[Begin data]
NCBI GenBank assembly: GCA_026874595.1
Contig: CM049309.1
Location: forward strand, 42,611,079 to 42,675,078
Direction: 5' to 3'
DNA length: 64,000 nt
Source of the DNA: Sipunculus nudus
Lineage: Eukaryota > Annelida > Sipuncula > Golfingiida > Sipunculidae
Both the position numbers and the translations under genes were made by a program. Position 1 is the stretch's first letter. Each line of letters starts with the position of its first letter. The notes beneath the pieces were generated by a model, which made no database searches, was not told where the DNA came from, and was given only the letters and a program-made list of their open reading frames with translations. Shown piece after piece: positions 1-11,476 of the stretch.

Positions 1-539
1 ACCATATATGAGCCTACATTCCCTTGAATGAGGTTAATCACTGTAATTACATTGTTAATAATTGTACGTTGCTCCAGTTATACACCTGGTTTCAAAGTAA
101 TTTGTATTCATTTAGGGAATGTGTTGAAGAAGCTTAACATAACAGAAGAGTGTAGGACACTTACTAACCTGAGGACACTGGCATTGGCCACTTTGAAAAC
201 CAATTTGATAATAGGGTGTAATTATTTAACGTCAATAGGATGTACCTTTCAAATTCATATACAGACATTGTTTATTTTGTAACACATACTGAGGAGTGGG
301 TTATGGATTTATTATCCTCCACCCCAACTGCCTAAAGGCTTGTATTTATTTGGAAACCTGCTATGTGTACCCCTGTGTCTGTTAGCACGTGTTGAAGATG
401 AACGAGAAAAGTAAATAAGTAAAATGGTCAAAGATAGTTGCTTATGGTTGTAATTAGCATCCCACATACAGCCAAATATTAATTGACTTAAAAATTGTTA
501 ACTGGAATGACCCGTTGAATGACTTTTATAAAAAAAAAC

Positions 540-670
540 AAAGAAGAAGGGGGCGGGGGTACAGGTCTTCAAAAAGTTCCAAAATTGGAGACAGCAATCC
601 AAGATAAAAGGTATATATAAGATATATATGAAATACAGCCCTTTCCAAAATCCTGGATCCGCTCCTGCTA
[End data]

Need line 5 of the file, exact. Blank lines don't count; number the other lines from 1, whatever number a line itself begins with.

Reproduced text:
DNA length: 64,000 nt